5. SAN DIEGO PADRES
Even though we are picking them fifth, we wouldn't be surprised if the Padres surprise some people. "This is the type of team that could surprise some people," says Tony Gwynn.
Says manager Greg Riddoch, "I'd like to think this team can surprise some people." Adds first baseman Fred McGriff, "I don't see any reason why this team can't surprise some people."
Riddoch, it will come as no surprise, is a former high school psychology teacher trying desperately to persuade the Padres that they are good. And good-natured, for a change. Riddoch did an impromptu striptease in a hotel lobby this spring, unbuttoning his uniform top to reveal the T-shirt beneath it. The shirt showed a group of Padres standing on a field as a little boy looked admiringly at them.
"I don't even know if guys were rooting for each other last year," says one Padre player, "I think there were guys hoping that their teammates would mess up."
New G.M. Joe McIlvaine immediately established himself as Trader Mac, moving outfielder Joe Carter and second baseman Roberto Alomar to Toronto for McGriff and shortstop Tony Fernandez. The trade means Bip Roberts will have to play second base, where he made three errors in the eight games he played there last season. San Diego will overlook his defensive deficiencies. "Last season, three players batted .300 or better with at least 40 extra-base hits and 40 stolen bases," notes The 1991 Elias Baseball Analyst. "Two won MVP Awards; the other was Bip."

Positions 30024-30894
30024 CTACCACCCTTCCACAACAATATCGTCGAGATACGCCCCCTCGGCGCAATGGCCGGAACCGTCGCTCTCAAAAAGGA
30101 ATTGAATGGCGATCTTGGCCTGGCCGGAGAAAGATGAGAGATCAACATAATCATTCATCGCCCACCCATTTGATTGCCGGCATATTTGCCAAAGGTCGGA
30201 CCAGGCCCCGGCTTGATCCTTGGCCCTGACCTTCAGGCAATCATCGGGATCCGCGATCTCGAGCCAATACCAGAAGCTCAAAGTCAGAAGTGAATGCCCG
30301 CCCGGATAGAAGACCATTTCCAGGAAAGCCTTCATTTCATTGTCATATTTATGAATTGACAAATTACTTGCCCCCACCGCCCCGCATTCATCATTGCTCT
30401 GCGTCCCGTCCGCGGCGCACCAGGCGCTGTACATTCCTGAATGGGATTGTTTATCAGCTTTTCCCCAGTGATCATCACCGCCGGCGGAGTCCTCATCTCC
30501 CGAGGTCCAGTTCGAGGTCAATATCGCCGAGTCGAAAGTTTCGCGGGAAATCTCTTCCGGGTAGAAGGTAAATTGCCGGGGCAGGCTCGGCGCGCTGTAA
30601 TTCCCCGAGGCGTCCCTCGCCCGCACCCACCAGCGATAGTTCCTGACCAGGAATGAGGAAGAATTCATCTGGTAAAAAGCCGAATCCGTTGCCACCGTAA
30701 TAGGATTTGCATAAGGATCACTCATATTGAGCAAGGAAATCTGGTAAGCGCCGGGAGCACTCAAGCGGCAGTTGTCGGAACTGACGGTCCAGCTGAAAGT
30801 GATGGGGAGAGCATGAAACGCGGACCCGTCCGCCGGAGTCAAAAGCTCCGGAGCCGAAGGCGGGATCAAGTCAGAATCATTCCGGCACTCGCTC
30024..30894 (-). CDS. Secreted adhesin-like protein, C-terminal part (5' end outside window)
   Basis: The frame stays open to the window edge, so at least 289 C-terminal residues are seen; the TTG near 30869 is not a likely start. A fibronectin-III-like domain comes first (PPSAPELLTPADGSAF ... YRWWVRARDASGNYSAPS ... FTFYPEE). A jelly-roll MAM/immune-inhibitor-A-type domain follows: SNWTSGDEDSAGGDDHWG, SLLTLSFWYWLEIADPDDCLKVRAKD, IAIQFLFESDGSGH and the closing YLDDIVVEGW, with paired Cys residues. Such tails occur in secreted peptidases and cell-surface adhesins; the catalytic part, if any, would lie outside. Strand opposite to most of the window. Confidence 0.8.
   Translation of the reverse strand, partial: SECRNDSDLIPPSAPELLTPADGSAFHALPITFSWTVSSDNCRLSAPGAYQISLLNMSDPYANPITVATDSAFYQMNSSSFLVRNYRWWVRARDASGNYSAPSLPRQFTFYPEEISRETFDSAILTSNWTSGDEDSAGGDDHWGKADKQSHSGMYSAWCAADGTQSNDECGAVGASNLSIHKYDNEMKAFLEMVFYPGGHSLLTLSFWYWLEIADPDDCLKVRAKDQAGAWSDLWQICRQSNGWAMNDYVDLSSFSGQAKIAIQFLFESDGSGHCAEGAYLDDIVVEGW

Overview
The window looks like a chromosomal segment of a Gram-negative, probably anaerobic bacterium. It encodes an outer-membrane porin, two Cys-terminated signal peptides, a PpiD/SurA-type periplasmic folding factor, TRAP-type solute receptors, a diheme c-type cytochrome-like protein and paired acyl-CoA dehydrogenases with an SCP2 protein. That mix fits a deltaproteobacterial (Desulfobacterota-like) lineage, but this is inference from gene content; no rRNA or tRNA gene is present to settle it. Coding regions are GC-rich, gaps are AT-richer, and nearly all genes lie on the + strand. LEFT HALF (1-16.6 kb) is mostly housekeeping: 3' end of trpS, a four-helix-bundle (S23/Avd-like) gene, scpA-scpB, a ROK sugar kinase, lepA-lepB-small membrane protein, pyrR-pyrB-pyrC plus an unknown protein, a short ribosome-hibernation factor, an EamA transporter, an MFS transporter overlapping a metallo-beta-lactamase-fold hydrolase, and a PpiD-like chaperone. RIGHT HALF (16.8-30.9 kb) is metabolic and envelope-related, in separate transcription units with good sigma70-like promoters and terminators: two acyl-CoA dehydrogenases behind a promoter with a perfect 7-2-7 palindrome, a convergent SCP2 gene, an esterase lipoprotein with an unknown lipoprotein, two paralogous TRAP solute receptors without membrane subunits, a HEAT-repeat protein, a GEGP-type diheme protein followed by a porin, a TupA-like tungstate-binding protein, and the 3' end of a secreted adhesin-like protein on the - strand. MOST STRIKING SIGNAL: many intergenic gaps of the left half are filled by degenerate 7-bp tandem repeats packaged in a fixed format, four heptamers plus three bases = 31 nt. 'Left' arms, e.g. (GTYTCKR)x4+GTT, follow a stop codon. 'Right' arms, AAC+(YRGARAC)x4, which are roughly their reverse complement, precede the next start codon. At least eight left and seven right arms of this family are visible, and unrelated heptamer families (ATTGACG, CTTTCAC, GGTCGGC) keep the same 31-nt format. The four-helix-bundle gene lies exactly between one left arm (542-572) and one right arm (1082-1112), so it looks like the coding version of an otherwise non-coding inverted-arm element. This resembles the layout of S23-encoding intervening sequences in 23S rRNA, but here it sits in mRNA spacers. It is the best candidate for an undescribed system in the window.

Bruce Hurst, Ed Whitson and Andy Benes—the nucleus of the staff—will win 40 games among them this season. But Greg Harris has been pulled from the bullpen to become the fourth starter. As for the open fifth slot? Eric Nolte appears to be the winner. He beat out Derek Lilliquist, who is most notable for wearing the lowest-riding pants since George Hendrick donned what appeared to be footsie pajamas, and Wes Gardner, whose best pitches are his print ads for The Gap, which is where most of his fastballs are hit.
6. HOUSTON ASTROS
They serve a drink in a mason jar at a dive called the Big Bamboo, a spring hangout for Astros and others in Kissimmee, Fla. The cocktail is also called the Big Bamboo. "Nobody knows what's in it," jokes a bartender, "and the contents change daily."
The same may be said for Art Howe's lineup this summer. So unfamiliar are most of these players that pitcher Jim Deshaies wore one of those breast-pocket stickers on the first day of camp that read, "Hi, My Name Is: Jim Deshaies." Only he and pitcher Mike Scott remain from Houston's '86 division championship team.